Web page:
A: Loyalty programmes have so corrupted the word loyalty that loyalty now means more or less the opposite of what loyalty ought to mean. What loyalty programmes buy is not loyalty: it can't be.
True loyalty is earned, not bought. Loyalty programmes try to entrap you. Like their corporate equivalents, share options, they attempt to counter the human inclination towards experiment and promiscuity by rewarding faithfulness and penalising enterprise. Their appeal is wholly rational.
By contrast, true loyalty is voluntary, unenforceable and always contains an important element of irrationality: "Despite everything, I still love you ..." The true test of brand loyalty is not the proportion of our disposable income we expend on a brand but the extent to which we will forgive its imperfections.
There. I feel better for that, even if you don't. Now, where was I?
Ah, yes. What makes you think this new chief executive of yours was being disloyal when he left his last agency? Only he knows that. And what makes you think that putting out your CV makes you disloyal to your current agency? Have they nurtured you, trained you, forgiven you, trusted you, invested in you and made you feel proud to belong to them? If so, you'd not only be disloyal to leave them, you'd also be mad. If they haven't, you owe them nothing.
In truth, of course, your question isn't about loyalty at all; it's about insecurity. You've spent years getting away with it and now you're scared witless that this ruthless new broom will do exactly what new brooms are brought in to do. If you had any faith in your own abilities, you wouldn't be wittering on about loyalty; you'd be eagerly awaiting his arrival.
Q: Everyone at my agency is jumping on Facebook and using the site to converse and share jokes. It started with the younger staff, but now most of the agency is on there. I feel I'm too old for this malarkey, but should I just bite the bullet and get involved too?
A: Dear me, no. That would be extremely undignified. It would also be irresponsible. People such as yourself have a valuable role to play in agency life and you mustn't shirk it.
The young, entirely rightly, think of themselves as early adopters, experimentalists, envelope-pushers, trail-blazers ... you know the words as well as I do - even if I'm still a bit hazy about the nature and desirability of pushing envelopes. But these are not absolute terms: they're relative. The young know they're young only because of the existence of the more mature; and they know they're early adopters only because of the existence of reactionaries like you. If you chose to join in - and, miraculously, managed to do so convincingly - you'd deprive them of all their gratifying points of reference.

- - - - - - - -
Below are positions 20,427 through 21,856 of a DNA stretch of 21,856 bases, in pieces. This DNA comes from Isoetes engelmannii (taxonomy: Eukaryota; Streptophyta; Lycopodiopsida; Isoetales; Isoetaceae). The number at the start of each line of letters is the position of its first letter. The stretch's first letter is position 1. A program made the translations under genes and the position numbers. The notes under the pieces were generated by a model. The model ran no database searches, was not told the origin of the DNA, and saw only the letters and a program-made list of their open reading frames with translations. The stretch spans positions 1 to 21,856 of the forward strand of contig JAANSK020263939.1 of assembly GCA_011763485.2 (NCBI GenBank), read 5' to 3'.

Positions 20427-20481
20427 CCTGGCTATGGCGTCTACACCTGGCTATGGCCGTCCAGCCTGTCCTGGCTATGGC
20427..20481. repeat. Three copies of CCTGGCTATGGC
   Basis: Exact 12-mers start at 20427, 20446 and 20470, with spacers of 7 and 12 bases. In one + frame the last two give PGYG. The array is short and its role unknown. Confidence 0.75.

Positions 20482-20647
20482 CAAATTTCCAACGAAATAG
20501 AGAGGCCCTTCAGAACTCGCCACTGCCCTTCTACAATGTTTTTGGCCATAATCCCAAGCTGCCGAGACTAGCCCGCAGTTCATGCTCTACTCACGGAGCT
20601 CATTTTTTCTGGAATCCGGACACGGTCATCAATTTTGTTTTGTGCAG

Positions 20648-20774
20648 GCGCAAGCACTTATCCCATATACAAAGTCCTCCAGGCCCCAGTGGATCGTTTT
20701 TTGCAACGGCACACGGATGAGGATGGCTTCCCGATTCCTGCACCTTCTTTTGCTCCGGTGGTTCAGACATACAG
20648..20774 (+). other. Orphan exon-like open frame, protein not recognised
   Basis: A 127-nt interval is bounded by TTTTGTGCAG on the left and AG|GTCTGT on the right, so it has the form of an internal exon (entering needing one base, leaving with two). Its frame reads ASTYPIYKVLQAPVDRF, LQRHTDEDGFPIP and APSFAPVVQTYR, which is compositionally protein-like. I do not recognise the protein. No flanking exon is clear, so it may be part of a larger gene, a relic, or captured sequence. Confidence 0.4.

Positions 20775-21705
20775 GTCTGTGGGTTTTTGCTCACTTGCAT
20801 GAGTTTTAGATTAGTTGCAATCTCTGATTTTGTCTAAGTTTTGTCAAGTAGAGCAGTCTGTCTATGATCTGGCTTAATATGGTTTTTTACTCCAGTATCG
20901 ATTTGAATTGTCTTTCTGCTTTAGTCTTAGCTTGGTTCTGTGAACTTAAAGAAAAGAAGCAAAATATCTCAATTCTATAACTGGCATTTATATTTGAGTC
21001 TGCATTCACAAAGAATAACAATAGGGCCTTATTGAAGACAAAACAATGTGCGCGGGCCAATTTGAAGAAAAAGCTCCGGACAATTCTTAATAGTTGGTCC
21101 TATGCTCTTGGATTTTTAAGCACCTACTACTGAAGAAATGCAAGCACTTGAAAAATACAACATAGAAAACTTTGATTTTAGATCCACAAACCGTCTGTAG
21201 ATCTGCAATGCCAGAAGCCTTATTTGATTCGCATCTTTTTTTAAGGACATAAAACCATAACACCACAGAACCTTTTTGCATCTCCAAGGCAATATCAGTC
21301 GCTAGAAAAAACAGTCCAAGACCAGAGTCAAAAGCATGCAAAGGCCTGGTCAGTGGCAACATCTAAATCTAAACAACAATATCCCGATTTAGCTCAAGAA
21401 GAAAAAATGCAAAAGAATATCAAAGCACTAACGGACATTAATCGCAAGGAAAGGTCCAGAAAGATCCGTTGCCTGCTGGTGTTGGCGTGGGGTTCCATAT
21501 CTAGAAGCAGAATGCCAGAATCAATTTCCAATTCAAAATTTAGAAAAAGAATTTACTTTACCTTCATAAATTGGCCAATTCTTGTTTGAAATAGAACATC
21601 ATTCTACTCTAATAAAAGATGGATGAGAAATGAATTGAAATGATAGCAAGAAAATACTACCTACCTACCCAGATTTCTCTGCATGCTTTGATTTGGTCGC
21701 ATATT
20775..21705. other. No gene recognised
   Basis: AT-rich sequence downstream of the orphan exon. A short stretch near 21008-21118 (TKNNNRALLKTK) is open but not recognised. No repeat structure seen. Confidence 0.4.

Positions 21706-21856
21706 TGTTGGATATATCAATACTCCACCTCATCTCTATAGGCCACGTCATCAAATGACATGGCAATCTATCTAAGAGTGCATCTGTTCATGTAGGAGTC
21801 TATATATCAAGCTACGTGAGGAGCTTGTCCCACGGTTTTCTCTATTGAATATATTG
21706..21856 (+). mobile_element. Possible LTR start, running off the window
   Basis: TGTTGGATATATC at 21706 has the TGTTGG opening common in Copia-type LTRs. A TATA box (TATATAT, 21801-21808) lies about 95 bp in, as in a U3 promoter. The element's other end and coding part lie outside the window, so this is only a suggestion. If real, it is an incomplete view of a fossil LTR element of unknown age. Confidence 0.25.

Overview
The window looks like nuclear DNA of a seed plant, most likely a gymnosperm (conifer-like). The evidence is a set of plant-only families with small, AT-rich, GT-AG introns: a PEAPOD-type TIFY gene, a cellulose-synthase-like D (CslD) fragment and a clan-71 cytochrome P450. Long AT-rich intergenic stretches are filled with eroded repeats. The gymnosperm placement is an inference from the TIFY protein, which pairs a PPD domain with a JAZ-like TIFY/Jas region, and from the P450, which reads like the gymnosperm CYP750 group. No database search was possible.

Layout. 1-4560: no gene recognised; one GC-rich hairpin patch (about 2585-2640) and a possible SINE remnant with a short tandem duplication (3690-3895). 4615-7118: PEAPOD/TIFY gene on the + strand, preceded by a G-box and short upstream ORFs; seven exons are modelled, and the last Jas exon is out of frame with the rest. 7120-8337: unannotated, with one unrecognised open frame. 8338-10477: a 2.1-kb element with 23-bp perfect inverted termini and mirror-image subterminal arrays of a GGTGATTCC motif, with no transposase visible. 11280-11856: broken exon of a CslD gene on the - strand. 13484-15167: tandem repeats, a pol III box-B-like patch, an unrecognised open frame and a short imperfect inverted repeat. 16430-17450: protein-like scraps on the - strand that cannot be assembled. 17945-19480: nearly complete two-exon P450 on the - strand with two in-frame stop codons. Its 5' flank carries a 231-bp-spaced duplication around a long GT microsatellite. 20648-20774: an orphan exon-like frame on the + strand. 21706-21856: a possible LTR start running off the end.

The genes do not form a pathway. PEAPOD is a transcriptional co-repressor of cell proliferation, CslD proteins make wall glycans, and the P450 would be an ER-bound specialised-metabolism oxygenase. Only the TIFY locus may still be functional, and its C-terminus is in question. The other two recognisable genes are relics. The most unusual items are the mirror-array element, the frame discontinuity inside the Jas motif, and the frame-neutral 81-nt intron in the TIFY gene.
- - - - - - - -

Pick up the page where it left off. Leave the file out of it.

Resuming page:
Furthermore, by this time next year (or very possibly by this time next week), Facebook will have been superseded by something you haven't even heard of yet. Social networks are still at their crystal-set stage.
Particularly during these hectic times, every agency needs a few sound sages: ever mindful of timeless principles and boringly ready to disinter them. A generation ago, you'd have smoked a pipe. I don't know what you could do these days to make your brand position clear; do you know what a slide-rule is?
Q: I started in advertising about three years ago as an account manager and, until quite recently, I've loved my job. Two months ago, I made a bit of a balls-up with one of my clients which led to them "complaining" about me to my managing director. She then pulled me off the account. Since then, I feel like I've lost my confidence and it's embarrassing that everyone at my agency knows all about it. Should I move jobs? Is there ever going to be a future for me here again?
A: If you could interview the 100 wisest and most widely revered account directors in the history of advertising, you would discover they had at least one experience in common: every single one of them had a balls-up moment. Usually after about three years.
And that's how they came to be wise and widely revered. So take heart.
- "Ask Jeremy", a collection of Jeremy Bullmore's Campaign columns, is available from Haymarket, priced £10. Telephone (020) 8267 4683.
Jeremy Bullmore welcomes questions via firstname.lastname@example.org or Campaign, 174 Hammersmith Rd, London W6 7JP.